Professor Grace Ioppolo talks on the BBC World Service

Hot, cold or lukewarm? What I told the BBC World Service about the differences between British and American emotion in literature

Grace Ioppolo

Grace Ioppolo writes: 

On Thursday, March 21, I was interviewed by the BBC World Service and asked to comment on a very interesting new study at the University of Bristol that suggests that since the 1950s, British literature has become ‘colder’ and less ‘emotive’, while American literature has become warmer and more emotive. Researchers at Bristol analyzed language in novels written since the 1950s and found that ‘emotive’ words have been declining in British fiction from the beginning of the 20th century, with a marked decrease since the end of the Second World War. Researchers also concluded that in America, the huge generation of ‘baby boomers’, born between 1945 and the early 1960s, had been encouraged to express their emotions and thus had carried this expression into their fiction.  A brief report of the study can be found here:

I’m a huge fan of the BBC World Service, because I listened to it regularly while growing up and living in the US, so I was delighted to be invited to speak on one of its programmes. After some comments from the principal researcher on this project, I was asked to debate the subject with Dutch novelist Gerbrand Bakker (Prof. Lesknik-Oberstein, who is Dutch, later told me about him).

The moderator, Razia Iqbal, asked me if I thought the British were less emotional than other groups, and I replied that the British weren’t less emotional but had different ways of expressing emotion. I said, ‘The British can be very emotional on a mobile phone but not in person!’ Razia seemed to find this very funny and burst into laughter. Mr Bakker then disputed the new study by arguing that no one can decide which words are ‘emotive’ and stating instead that emotion can be expressed in other ways (through tone, for example). I then agreed with the study, but I suggested that the less emotive language in British literature began in the 1920s and 1930s with Virginia Woolf and George Orwell, among others, who used a constrained and confined writing style. Mr Bakker continued to argue that we cannot really study how a writer writes or what a writer means and that much depends on the reader’s interpretations of the text.  I concluded that, in my experience of living and teaching in the US and the UK, British and American writers do not write the same way, but that Mr Bakker was right in one sense: books are no longer things that authors write but that readers read, and this means each reader writes his or her own book, injecting emotion into it as each pleases. All in all, I found it a very lively and enjoyable debate, and the credit goes entirely to Ms Iqbal who was an excellent moderator.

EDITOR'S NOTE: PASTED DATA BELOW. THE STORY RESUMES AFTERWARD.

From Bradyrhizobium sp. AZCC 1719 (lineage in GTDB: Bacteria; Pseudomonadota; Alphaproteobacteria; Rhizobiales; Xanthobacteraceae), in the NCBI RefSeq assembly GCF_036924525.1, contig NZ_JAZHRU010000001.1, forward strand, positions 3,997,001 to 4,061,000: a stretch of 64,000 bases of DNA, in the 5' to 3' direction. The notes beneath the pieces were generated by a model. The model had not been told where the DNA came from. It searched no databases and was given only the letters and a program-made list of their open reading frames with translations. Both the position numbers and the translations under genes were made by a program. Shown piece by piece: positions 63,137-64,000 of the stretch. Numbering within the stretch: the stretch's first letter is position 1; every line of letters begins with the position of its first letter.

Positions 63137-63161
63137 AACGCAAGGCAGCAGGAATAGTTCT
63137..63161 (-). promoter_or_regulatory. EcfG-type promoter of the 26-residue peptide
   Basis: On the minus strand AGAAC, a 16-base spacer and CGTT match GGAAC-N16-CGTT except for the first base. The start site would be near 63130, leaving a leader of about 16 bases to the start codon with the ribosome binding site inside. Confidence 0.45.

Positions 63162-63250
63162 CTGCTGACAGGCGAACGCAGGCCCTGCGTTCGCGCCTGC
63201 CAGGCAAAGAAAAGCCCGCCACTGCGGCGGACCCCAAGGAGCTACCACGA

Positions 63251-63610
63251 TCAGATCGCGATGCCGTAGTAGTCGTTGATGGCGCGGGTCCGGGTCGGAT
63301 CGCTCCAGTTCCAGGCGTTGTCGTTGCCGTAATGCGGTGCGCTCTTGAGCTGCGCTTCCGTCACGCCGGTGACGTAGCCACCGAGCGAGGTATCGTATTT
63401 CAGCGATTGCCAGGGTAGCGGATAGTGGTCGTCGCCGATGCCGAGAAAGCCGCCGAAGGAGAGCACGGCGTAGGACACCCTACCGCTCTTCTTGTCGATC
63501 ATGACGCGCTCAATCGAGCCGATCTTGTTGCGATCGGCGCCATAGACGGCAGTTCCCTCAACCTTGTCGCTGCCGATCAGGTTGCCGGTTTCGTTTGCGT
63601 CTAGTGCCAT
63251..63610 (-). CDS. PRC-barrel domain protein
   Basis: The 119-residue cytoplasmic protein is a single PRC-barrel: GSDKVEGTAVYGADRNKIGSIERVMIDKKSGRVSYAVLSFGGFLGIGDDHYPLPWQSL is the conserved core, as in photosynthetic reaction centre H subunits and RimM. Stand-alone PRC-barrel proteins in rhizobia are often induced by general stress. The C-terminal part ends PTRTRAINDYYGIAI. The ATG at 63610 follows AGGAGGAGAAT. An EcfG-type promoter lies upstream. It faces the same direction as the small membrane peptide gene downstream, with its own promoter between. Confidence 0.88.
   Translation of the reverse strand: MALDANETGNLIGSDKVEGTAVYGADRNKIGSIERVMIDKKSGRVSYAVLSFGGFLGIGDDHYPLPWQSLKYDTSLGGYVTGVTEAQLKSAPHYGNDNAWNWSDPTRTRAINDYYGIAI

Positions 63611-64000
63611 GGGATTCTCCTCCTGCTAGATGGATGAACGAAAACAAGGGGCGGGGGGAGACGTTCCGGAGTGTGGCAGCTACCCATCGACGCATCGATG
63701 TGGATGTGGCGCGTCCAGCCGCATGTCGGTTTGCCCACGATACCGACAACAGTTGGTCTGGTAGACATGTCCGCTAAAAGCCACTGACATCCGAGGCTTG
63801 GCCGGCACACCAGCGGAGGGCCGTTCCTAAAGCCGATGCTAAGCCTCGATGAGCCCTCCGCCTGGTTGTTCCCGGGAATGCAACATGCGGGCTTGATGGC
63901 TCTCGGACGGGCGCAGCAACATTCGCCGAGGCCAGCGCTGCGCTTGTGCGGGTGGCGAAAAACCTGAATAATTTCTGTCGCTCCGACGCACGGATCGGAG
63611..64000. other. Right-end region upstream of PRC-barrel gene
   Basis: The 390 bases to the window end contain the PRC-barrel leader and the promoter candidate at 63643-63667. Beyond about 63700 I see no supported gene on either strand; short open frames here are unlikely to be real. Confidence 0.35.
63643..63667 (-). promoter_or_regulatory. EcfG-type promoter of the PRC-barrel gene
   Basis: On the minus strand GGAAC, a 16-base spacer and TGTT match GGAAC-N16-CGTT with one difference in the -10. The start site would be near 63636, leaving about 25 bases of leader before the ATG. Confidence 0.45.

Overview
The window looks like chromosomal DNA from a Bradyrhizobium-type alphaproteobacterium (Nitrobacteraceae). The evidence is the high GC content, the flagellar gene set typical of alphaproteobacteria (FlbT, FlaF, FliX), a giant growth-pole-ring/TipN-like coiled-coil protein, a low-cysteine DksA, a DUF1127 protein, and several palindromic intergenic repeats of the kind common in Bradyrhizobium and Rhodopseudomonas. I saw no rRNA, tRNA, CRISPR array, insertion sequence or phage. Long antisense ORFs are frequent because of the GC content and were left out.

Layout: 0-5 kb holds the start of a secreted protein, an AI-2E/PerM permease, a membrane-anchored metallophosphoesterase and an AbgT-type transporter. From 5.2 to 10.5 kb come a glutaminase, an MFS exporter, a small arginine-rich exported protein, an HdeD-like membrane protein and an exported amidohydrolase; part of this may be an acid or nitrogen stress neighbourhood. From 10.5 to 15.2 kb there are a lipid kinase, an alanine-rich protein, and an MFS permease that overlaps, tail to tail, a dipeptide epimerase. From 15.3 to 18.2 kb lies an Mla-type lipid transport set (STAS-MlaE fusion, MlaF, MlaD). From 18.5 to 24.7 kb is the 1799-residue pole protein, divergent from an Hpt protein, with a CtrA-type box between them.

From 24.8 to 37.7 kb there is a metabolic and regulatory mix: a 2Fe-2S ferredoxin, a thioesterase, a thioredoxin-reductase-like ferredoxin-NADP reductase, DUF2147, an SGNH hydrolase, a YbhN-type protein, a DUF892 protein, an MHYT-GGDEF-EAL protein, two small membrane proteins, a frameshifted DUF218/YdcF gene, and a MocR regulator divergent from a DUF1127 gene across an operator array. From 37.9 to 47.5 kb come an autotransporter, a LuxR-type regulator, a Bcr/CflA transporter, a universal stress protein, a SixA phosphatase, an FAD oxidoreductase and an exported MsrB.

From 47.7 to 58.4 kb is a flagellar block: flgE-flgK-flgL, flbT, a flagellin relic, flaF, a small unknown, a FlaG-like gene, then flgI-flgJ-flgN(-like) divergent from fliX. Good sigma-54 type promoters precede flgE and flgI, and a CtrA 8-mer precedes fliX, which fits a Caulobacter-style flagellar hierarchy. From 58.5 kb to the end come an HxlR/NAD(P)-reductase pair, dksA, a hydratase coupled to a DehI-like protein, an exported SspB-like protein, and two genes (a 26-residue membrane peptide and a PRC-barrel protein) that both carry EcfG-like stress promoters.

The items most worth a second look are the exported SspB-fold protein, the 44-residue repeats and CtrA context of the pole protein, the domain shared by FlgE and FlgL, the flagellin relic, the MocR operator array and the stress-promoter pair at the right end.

So, is Toni Morrison more emotive than Iris Murdoch? Is Martin Amis less emotive than Jonathan Franzen? We are hoping to post an mp3 file of the programme, but if you have any comments about this subject in the meantime, please let me know (with emotion or not): or @ProfShakespeare

About Cindy

Associate Professor in the Department of English Literature at the University of Reading. Senior Fellow of the Higher Education Academy.
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